Roger the Miller, sung by Stanley Macdonald, was recorded at the 1959 Miramichi Folksong Festival.

Unknown
Stanley Macdonald
c. 1959
New Brunswick, CANADA
© 1962, Folkways Records & Service Corp. All Rights Reserved.


Transcript

ROGER THE MILLER

(As sung by Stanley MacDonald of Black River Bridge in the Miramichi Folksong Festivals of 1958, 1961, 1962 and 1963.)

This extremely popular song is found in Colonial America as Tid the Grey Mare, or Johnny the Miller. It is said to have come originally from the West of England, but it probably came from Scotland to Miramichi. Alan Mills says Stanley’s version is one of the most complete variants found in North America.



Roger the Miller came courting of late,
The farmer’s young daughter called Beautiful Kate.
She had to her fortune fine linen and rings,
She had to her fortune full five hundred things,
She had for a fortune fine ribbons and gowns,
She had for a fortune,
She had for a fortune,
Yes, five hundred pounds.

Oh, the wedding being ready, the supper sat down,
Oh, what a fine fortune is five hundred pounds,
When up speaks young Roger, “I vow and declare,
Although that your daughter is charming and fair,
I won’t have your daughter, I vow and declare,
I won’t have your daughter,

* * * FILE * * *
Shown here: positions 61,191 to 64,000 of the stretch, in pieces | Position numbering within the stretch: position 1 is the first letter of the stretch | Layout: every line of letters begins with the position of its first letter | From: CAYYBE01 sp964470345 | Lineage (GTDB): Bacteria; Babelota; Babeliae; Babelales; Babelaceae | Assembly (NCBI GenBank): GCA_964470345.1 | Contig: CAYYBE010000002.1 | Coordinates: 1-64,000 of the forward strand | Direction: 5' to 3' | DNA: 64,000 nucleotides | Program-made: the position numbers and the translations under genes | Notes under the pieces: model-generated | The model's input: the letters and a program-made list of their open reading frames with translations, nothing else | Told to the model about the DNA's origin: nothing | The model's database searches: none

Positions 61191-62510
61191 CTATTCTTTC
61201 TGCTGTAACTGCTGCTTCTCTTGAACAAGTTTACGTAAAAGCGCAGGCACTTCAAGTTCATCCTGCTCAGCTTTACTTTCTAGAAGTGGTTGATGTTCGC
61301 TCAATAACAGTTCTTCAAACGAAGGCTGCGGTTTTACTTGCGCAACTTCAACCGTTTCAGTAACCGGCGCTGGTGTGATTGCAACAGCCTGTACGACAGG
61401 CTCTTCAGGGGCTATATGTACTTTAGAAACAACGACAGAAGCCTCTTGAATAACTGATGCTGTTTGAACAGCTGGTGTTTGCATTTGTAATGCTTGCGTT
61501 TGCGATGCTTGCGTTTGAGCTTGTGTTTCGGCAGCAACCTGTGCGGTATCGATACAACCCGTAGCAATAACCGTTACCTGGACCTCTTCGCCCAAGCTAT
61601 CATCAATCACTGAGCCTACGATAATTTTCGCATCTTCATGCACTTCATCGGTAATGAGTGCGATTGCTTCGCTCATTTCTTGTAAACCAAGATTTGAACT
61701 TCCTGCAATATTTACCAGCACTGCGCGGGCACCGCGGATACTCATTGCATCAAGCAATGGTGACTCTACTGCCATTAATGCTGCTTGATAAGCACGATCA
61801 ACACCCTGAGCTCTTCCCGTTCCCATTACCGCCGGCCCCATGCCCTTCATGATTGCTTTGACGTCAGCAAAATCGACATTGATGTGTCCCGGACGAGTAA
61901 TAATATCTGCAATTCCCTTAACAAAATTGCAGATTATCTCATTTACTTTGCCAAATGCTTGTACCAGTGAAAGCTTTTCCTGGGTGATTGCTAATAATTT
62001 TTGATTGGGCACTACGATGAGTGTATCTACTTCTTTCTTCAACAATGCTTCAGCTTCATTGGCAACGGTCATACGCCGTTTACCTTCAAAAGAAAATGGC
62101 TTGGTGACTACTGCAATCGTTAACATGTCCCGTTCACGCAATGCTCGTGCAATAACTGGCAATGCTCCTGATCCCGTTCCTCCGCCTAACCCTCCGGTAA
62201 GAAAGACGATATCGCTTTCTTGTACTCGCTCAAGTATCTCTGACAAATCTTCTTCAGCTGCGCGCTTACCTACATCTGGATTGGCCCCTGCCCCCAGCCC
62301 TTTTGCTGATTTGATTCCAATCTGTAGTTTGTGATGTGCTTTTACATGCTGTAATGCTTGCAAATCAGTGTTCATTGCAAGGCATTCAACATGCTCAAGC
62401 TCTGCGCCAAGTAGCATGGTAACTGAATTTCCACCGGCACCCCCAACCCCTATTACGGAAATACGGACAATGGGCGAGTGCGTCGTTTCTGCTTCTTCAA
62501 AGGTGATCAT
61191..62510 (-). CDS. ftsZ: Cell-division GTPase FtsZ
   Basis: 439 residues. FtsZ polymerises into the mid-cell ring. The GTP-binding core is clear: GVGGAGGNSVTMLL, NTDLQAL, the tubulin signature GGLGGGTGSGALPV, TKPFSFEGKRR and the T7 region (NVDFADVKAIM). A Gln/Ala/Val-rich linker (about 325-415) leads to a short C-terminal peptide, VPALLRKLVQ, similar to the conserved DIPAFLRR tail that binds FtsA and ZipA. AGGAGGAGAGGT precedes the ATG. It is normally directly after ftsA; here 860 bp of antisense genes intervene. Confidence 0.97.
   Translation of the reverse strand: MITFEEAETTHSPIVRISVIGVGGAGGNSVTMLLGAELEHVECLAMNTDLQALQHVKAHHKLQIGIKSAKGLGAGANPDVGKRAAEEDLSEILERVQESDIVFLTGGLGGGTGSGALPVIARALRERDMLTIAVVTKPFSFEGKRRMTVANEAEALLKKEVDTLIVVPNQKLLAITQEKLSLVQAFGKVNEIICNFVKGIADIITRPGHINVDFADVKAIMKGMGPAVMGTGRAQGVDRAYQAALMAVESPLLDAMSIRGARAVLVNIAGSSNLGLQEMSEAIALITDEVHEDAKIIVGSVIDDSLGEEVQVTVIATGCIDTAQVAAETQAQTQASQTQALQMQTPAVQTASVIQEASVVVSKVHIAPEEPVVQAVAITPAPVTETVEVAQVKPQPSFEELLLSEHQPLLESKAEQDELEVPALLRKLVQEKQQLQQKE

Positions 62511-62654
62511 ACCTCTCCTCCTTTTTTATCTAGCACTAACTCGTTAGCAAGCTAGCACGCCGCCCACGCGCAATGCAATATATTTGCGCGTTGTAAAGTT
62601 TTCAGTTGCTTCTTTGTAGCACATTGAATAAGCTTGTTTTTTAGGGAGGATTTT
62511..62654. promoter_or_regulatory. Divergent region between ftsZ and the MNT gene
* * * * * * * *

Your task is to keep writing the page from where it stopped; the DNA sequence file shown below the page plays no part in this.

I won’t have your daughter,
Without the grey mare.”

Oh, up speaks her father, unto him a steed,
“I thought that you’d marry my daughter indeed,
Now since that I found out that things they are so,
Once more in my pocket my money shall go,
You won’t have my daughter, I vow and declare,
You won’t have my daughter,
You won’t have my daughter,
Nor yet the grey mare.

Oh, the money being vanished, went out of sight,
And so did Miss Katie, his love and delight,
And Roger the scoundrel was kicked out of doors,
And told to be gone and return there no more;
So away he went, tearing his long yellow hair,
And wished he had never,
And wished he had never,
Spoke of the grey mare.

Oh, the years passed and gone, till one day on the street,
Oh, who did he chance but his Katie to meet?
“Good morning, Miss Katie, do you not know me?”
“Oh, yes, sir,” she said “I have seen you before,
Or one of your likeness with long yellow hair,
Who once came a-courting,
Who once came a-courting,
My father’s grey mare.”

“Oh, indeed, Miss Katie, you are much to blame,
It was for the courting of you that I came,
For to think that your father would have nor dispute,
To give unto me a grey mare for boot,
Before he would part with his dear lovely sun,
So now I am sorry,
So now I am sorry,
For what I have done.”

“Oh, your troubles,” said Katie, “I value them not,
There is plenty more in this town to be got,
For to think that a man would be in despair,
To marry a girl for the sake of a mare,
The price of a mare it was never so great,
So fare-you-well, Roger,
So fare-you-well, Roger,
Go mourn for your Kate.”
(Last four words spoken)

Lyrics in Songs of the Miramichi, Louise Manny, 1968, pp. 281 - 282.


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